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NTSB Determines Uncontrolled, Progressive Flooding Caused Sinking of ALASKA RANGER

Contributing to the loss of life was the vessel's movement astern, which likely accelerated the flooding and caused the life rafts to swing out of reach of many crewmembers.

Washington, DC (September 30 2009): The National Transportation Safety Board determined today that the probable cause of the sinking of the Alaska Ranger was uncontrolled, progressive flooding due to a lack of internal watertight integrity and to a breach of the hull's watertight envelope, likely caused by the physical loss of a rudder. Contributing to the loss of life was the vessel's movement astern, which likely accelerated the flooding and caused the life rafts to swing out of reach of many crewmembers.

On March 22, 2008, the Alaska Ranger, a fish processing vessel, departed Dutch Harbor, Alaska, bound for Petrel Bank, a fishing ground 500 nautical miles away. About 0230 the next morning, the vessel began taking on water in the rudder room. After two hours, the crew abandoned the vessel, which sank shortly afterwards. The Alaska Ranger sank in the Bering Sea, 120 nautical miles west of Dutch Harbor. Five of the 47 people on board died, including one crewmember who was never located. The wreckage lies at the bottom of the Bering Sea and was not examined.

The Ranger was built in 1973 and operated as an offshore supply vessel in the petroleum industry. In 1987, the vessel was purchased by Fishing Company of Alaska, renamed the Alaska Ranger, and converted to serve in the fishing trade.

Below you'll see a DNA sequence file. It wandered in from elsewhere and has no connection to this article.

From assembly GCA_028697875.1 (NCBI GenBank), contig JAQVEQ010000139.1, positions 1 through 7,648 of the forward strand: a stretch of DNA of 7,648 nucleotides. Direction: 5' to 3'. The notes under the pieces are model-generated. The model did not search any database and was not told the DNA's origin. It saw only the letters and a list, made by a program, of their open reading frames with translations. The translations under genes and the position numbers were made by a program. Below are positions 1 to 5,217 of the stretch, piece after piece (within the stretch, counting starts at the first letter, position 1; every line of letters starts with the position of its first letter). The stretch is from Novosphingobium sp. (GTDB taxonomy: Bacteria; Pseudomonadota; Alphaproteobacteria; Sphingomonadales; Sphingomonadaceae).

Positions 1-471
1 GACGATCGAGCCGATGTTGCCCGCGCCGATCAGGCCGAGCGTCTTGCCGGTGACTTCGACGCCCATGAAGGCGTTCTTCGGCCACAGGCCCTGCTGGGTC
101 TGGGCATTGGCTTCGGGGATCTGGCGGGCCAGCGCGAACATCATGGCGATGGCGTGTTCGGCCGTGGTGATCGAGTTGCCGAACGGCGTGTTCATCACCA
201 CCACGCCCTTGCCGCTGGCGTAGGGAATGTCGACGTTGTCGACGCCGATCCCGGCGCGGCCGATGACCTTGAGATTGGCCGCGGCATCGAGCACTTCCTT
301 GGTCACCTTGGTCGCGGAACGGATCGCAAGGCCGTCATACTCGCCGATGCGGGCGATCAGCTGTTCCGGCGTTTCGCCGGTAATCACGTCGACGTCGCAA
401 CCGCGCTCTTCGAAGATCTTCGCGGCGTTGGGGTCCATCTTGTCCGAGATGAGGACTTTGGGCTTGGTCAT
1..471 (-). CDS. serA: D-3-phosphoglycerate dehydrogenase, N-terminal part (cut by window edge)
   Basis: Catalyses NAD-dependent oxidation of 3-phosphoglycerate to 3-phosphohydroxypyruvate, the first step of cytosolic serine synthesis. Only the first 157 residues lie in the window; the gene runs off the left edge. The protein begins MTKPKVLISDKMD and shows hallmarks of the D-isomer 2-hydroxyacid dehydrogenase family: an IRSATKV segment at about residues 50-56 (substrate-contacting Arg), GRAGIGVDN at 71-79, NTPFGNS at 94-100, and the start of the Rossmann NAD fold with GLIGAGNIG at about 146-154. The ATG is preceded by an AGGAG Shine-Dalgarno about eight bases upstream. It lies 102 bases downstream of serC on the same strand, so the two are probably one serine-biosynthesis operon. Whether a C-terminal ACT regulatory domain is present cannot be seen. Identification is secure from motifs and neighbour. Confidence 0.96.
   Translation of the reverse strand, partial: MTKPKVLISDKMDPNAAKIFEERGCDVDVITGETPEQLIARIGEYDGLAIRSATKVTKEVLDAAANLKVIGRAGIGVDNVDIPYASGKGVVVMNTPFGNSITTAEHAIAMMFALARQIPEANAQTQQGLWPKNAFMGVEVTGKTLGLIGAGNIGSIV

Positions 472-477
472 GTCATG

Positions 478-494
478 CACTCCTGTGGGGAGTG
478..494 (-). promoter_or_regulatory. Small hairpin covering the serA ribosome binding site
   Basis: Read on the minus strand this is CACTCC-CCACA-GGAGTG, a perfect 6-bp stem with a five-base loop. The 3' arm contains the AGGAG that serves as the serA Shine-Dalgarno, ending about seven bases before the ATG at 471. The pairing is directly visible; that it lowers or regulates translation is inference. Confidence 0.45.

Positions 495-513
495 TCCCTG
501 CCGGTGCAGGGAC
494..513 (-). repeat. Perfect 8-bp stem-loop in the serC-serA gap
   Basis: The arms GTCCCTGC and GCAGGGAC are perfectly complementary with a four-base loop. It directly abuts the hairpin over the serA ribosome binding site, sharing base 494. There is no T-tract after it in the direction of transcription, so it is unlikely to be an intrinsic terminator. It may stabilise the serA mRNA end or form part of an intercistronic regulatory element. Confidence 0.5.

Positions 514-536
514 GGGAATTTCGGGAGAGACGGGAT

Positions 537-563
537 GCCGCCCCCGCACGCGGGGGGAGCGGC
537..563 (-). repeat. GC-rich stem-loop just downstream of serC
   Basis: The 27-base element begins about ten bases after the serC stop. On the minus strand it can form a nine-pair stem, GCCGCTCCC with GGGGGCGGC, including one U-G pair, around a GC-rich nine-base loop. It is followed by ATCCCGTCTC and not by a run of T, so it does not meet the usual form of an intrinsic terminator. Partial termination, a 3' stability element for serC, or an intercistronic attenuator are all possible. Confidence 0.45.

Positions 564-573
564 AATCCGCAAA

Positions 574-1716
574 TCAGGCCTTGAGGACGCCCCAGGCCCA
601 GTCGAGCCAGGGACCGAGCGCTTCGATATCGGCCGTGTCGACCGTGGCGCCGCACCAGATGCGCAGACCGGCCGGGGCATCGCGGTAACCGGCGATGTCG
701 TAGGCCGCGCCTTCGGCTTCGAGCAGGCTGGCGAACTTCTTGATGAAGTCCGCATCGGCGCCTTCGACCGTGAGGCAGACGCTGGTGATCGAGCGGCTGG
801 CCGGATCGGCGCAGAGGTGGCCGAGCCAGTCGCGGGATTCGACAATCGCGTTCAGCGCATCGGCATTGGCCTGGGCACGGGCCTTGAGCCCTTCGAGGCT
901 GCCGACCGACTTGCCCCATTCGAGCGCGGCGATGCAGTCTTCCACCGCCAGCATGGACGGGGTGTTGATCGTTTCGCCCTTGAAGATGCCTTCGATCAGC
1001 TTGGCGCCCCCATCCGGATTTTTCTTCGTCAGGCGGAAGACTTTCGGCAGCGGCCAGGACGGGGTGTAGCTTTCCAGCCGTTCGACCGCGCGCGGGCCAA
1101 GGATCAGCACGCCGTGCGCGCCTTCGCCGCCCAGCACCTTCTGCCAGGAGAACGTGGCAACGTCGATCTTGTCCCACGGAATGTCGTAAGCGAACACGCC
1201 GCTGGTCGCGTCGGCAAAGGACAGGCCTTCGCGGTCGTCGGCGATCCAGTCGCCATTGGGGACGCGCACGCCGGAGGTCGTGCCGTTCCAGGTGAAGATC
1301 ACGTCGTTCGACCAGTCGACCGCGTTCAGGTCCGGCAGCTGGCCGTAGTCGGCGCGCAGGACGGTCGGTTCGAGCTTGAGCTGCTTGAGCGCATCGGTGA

Most commercial fishing vessels are exempt from U. S. Coast Guard inspection by law and must comply with only minimal safety requirements for lifesaving and fire protection equipment. The Alaska Ranger was part of a group of vessels enrolled in a Coast Guard safety program called the Alternate Compliance and Safety Agreement, which subjected vessels to more than the minimal safety requirements. The Alaska Ranger was enrolled in the program but had not yet met all requirements at the time of the sinking.

"Because commercial fishermen are involved in one of the most dangerous professions in the world, it is essential that the vessels they work on be subject to mandatory safety inspections," said NTSB Chairman Deborah A.P. Hersman.

As a result of the Alaska Ranger accident, the NTSB made recommendations to the U.S. Coast Guard, the National Marine Fisheries Service, the North Pacific Fishery Management Council, and the Fishing Company of Alaska regarding the inspection of commercial fishing vessels, vessel replacement, and drug and alcohol policies.

A summary of the findings of the Board's report is available on the NTSB's website by clicking HERE.